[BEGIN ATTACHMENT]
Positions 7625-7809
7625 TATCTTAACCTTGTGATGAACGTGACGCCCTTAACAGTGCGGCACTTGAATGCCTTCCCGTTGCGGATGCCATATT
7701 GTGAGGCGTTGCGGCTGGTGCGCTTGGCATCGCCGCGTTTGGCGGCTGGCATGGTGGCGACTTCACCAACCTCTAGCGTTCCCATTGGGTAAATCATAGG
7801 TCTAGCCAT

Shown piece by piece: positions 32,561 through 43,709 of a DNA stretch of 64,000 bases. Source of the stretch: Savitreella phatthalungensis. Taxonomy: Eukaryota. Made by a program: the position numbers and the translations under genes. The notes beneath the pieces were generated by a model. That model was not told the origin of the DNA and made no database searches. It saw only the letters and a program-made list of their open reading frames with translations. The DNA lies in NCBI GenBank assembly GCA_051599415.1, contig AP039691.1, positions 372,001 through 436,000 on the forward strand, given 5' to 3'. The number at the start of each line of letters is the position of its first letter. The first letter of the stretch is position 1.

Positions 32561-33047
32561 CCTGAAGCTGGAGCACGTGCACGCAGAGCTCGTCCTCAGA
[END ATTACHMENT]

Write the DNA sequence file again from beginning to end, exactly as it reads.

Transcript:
Positions 7625-7809
7625 TATCTTAACCTTGTGATGAACGTGACGCCCTTAACAGTGCGGCACTTGAATGCCTTCCCGTTGCGGATGCCATATT
7701 GTGAGGCGTTGCGGCTGGTGCGCTTGGCATCGCCGCGTTTGGCGGCTGGCATGGTGGCGACTTCACCAACCTCTAGCGTTCCCATTGGGTAAATCATAGG
7801 TCTAGCCAT

Shown piece by piece: positions 32,561 through 43,709 of a DNA stretch of 64,000 bases. Source of the stretch: Savitreella phatthalungensis. Taxonomy: Eukaryota. Made by a program: the position numbers and the translations under genes. The notes beneath the pieces were generated by a model. That model was not told the origin of the DNA and made no database searches. It saw only the letters and a program-made list of their open reading frames with translations. The DNA lies in NCBI GenBank assembly GCA_051599415.1, contig AP039691.1, positions 372,001 through 436,000 on the forward strand, given 5' to 3'. The number at the start of each line of letters is the position of its first letter. The first letter of the stretch is position 1.

Positions 32561-33047
32561 CCTGAAGCTGGAGCACGTGCACGCAGAGCTCGTCCTCAGA